A80 Octa core BigLittle SoC from Allwinner will be ready in 2014


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Eva Wu from Allwinner marketing sent me the new logo for A80.

There is no much info about it yet, but it will be 8 core (4xCortex-A15 and 4xCortexA7) and Allwinner is working now on it. Probably it will have 8-16 GPU co-processors too, we hope these to be MALI but there are great chances these to be PowerVR like A31, Eva is silent on this.

This new 8-core SoC will position Allwinner again on top of Rockchip which work on Cortex-A12 and have now RK3188 which is the most productive Chinese SoC with 4-core Cortex-A9.

It’s great to see how these two companies penetrate in such fields where the Western companies dominated just few years ago and now are in the league where the big boys Samsung. Mediatek, Qualcomm etc are playing.

With 8-core the small linux computers will become desktop productivity. Let’s hope Allwinner will keep the SATA, Gigabit Ethernet, HDMI like in A20.

8 Comments (+add yours?)

  1. Ligu
    Oct 01, 2013 @ 10:42:38

    They might not even have decided which GPU to include. Maybe they listen to customer feedback and you should try to convince them not to use PowerVR, since this seems to be the only GPU with no open source efforts at all. Best would be, if they used some architecture that is good for programmers. Etnaviv developers said, Vivante GC has a quite regular instruction set and is less weird than MALI, for instance. This article also suggests that Vivante GPUs achieve best image quality: http://www.cnx-software.com/2013/05/07/vivante-gc4000-is-the-best-mobile-gpu-when-it-comes-to-accuracy/

    Of course, not publishing technical programming references for their chips and IP cores on the SoC is ridiculous in the first place, but they certain don’t have to use the most developer-unfriendly chip on the market (PowerVR). Rockchip is going to use Mali-T624 in their upcoming RK32xx, but there is no support for this one yet and if I remember correctly, some LIMA developer said that the its architecture was rather different from the MALI-200/400 series, so it would be good if Allwinner went for Vivante GC for their next chips. Maybe they could even give some documentation out for it. Vivante has different cores in its portfolio for 2D, 3D and vector graphics. Freescale, for instance, uses several of them in their chips.

    Reply

  2. AdrianoARG
    Oct 01, 2013 @ 11:09:07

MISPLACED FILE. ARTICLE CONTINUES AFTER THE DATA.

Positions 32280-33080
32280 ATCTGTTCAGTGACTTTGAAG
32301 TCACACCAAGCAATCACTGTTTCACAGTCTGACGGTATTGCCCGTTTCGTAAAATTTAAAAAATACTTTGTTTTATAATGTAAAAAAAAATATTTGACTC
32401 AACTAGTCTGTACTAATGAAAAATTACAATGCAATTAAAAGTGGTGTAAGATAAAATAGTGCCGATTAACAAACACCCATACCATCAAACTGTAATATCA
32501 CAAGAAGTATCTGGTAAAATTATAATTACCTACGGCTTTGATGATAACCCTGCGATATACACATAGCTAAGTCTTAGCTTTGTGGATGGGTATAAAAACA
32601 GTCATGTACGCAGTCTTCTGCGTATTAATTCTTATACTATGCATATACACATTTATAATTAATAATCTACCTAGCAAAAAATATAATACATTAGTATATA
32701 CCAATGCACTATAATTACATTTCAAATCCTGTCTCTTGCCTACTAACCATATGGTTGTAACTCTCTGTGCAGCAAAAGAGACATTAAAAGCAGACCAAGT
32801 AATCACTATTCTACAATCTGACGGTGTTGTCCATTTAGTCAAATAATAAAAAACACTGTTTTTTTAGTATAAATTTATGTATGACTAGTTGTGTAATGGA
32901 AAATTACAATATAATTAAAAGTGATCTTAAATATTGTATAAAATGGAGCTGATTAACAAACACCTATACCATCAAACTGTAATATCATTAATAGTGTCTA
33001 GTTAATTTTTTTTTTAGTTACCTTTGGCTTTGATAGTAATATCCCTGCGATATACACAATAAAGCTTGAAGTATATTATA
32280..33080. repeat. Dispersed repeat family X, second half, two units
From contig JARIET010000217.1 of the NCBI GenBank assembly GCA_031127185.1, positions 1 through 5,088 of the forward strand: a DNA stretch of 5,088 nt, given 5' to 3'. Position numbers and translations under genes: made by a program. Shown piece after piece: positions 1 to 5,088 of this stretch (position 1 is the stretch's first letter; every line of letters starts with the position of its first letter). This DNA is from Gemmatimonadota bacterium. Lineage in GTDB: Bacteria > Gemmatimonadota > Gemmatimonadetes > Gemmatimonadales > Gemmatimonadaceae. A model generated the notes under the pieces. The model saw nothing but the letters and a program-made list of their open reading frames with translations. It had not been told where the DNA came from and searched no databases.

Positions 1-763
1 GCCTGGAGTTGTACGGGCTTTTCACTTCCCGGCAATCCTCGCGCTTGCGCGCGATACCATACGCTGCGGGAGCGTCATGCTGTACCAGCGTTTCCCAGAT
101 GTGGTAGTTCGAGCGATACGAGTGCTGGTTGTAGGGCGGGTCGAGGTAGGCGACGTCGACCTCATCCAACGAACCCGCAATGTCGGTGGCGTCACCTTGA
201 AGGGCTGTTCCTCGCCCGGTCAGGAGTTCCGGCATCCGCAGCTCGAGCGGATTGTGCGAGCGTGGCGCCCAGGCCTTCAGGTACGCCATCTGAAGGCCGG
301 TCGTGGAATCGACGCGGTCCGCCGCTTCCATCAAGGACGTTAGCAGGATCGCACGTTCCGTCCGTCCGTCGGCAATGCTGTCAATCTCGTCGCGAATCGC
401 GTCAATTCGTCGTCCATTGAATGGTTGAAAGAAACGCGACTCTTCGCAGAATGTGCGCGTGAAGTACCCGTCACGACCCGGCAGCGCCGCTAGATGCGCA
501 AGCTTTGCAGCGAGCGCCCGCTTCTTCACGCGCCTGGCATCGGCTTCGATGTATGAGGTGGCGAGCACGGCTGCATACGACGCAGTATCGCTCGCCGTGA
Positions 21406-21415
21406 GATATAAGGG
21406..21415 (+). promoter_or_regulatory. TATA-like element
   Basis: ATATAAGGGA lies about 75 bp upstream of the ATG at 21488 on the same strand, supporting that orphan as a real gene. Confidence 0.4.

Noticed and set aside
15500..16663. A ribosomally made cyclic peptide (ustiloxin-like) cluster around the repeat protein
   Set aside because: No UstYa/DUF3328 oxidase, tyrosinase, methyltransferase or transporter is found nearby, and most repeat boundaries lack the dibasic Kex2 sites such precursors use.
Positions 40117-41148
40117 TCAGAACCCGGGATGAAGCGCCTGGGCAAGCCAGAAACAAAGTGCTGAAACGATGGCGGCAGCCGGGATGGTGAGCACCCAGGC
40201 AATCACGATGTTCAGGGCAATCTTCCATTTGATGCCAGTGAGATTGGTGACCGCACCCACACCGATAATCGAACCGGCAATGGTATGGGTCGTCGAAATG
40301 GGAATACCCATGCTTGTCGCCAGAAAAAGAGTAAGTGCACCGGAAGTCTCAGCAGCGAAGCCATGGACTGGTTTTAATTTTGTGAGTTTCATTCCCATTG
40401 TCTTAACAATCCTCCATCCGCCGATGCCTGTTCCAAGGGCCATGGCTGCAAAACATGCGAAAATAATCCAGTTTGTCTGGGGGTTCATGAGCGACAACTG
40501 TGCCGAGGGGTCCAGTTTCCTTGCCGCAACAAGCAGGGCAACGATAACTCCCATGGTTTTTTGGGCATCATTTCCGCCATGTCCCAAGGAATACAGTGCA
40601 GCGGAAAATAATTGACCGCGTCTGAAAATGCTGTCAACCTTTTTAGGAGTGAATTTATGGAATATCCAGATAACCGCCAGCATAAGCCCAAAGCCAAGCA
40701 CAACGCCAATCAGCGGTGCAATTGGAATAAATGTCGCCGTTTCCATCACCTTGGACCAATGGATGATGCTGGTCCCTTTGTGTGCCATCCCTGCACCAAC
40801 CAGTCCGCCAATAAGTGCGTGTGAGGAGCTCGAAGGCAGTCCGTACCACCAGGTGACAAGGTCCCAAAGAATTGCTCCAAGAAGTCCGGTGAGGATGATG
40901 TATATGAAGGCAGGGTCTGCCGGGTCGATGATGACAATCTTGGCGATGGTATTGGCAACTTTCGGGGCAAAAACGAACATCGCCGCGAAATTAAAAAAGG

You know, every single game on the itunes is programmed to run on PowerVR, and technicaly they port the same game to Android (PowerVR version).
    You can’t ask for Vivante, when nobody on the market support that GPU (i’m talking from the consumer point of view, not programmer or similar).
    To me, if they go with the PowerVR 6 series, is an automatic Win. And sorry for my english…

    Reply

    • OLIMEX Ltd
      Oct 01, 2013 @ 11:17:17

      from Android point of view PowerVR may be good, but from linux point of view will be disaster like A31 – we will not see Linux support with open source drivers for A31 soon and from Linux SBC point of vew A80 will be useless for graphics, if they do not include SATA and Gigabit there will be no benefit as server too

      Reply

    • Oknok
      Oct 05, 2013 @ 16:27:40

      It is unclear how anybody can develop software for a chip whose instruction set is kept secret. In game programming, I would expect some API like OpenGL or DirectX or some fancy other one to be used. This is also the case for GPGPU programming where you have OpenCL or CUDA. There are also domain specific languages or language extensions around that individual vendors are trying to push. GPU vendors typically provide drivers for a selection of these APIs, so that porting from iOS to Android should not require manual changes with respect to a particular GPU, if a standard API is used. The problem that lies in a secret instruction set is, that people must rely on the GPU vendor to provide drivers for their hardware, which they only do for APIs and operating systems that they deem worthy of supporting. You can’t implement your own drivers if they don’t provide technical details of their chips. So you can’t create an own API and implement it or support your own operating system without technical documentation from these GPU manufacturers.